30. Power Imbalances Inherent in Conflict • Actual and perceived power may differ • Participants may not be equipped/supported to participate effectively • Cultural differences may contribute • Recognize there are formal and informal forms of power

    31. Power Imbalances Addressing Power Imbalances • Well-facilitated processes and trained participants • Well-built relationships • Unbiased third party/facilitator • What else?

    32. Cultural Reciprocity • Cultures have different ways of responding to conflict • Culture shapes status, relationships and social behaviors with regard to conflict resolution • Recognize that many people communicate and process information differently

    33. Cultural Reciprocity • Strategies to address cultural reciprocity range from the policy to the program to the personal level • Cultural reciprocity is a process, not an outcome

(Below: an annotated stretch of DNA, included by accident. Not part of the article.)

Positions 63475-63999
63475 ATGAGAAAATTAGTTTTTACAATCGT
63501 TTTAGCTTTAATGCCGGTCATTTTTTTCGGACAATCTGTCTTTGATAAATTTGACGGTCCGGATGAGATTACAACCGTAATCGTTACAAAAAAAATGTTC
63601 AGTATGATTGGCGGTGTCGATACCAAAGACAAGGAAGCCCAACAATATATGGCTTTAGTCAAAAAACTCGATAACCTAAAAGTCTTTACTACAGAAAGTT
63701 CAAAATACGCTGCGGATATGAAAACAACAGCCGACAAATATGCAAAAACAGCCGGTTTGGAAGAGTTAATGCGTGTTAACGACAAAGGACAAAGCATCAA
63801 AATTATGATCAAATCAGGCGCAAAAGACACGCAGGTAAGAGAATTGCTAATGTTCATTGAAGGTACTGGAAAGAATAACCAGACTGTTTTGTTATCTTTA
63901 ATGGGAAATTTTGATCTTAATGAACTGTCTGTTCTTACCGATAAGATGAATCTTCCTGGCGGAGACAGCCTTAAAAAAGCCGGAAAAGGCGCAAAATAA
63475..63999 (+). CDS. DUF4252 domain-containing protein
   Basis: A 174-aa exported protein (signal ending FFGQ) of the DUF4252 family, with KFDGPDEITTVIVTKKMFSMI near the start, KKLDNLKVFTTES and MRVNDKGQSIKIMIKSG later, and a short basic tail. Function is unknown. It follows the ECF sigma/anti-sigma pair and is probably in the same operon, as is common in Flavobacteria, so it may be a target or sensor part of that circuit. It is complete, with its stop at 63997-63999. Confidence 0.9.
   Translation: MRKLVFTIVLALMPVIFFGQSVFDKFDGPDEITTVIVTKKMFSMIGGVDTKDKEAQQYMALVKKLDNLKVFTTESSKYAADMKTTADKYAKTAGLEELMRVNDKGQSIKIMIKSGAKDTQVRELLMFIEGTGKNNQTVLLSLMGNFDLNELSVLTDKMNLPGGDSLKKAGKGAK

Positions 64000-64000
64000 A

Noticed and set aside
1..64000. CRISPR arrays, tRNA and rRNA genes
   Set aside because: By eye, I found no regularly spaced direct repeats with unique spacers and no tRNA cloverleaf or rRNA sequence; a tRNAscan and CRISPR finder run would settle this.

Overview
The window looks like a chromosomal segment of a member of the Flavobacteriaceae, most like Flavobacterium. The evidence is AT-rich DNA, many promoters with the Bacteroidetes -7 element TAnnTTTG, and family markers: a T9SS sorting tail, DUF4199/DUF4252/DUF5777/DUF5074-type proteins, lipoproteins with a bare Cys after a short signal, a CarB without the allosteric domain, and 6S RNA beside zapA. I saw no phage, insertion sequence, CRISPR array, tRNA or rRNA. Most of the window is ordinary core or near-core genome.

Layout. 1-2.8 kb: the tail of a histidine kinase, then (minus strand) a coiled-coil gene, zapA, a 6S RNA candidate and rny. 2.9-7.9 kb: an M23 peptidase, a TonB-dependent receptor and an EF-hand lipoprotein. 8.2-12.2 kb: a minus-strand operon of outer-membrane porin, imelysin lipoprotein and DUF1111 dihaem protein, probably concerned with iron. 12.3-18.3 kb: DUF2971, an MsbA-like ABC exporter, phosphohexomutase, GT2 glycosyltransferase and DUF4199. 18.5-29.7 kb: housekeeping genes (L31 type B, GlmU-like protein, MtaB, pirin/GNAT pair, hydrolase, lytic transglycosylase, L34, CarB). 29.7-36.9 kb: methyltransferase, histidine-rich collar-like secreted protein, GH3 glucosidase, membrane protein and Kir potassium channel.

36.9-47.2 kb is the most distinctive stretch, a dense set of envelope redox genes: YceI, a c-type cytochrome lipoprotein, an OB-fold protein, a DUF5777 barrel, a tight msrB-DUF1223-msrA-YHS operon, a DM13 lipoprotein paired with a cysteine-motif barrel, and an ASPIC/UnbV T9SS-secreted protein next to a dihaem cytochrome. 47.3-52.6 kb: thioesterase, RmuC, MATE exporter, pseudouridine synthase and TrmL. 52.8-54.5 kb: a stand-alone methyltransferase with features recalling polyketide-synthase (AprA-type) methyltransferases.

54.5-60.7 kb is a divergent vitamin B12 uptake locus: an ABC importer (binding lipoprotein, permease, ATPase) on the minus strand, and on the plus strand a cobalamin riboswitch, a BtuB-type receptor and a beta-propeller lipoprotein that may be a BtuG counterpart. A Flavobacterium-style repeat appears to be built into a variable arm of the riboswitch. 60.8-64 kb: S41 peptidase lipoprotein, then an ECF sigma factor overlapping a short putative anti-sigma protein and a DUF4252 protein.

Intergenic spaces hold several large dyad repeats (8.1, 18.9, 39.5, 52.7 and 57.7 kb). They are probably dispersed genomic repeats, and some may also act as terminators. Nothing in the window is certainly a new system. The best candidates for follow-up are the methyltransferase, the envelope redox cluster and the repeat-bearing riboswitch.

34. Moving from Cultural Competence to Cultural Reciprocity • Do unto others as they would have you do unto them. • You can only practice cultural reciprocity if you listen with the heart…for the heart…and share your heart.

    35. Creating Agreement • ~ Establish rapport and trust • ~ Uninterrupted time for each participant • ~ Identify, clarify, summarize issues • ~ Discuss issues & listen for common ground • ~ Generate & evaluate possible solutions • ~ Build agreements along the way

    36. Commitment People say, what is the sense of our small effort. They cannot see that we must lay one brick at a time, take one step at a time. A pebble cast into a pond causes ripples that spread in all directions. Each one of our thoughts, words and deeds is like that… -Dorothy Day

    37. For more Information Contact: SharedWork.orgwww.sharedwork.orgCADRE, the National Center on Dispute Resolution in Special Education IDEA Partnershipwww.ideapartnership.orgRegion 1 Parent TA Center @;

    38. Thank You for joining us for this presentation. SPAN 35 Halsey Street, 4th Floor Newark, NJ 07102 Phone: 973-642-8100 Toll Free: 800-654-SPAN Fax: 973-642-8080 Empowered Families: Educated, Engaged, Effective!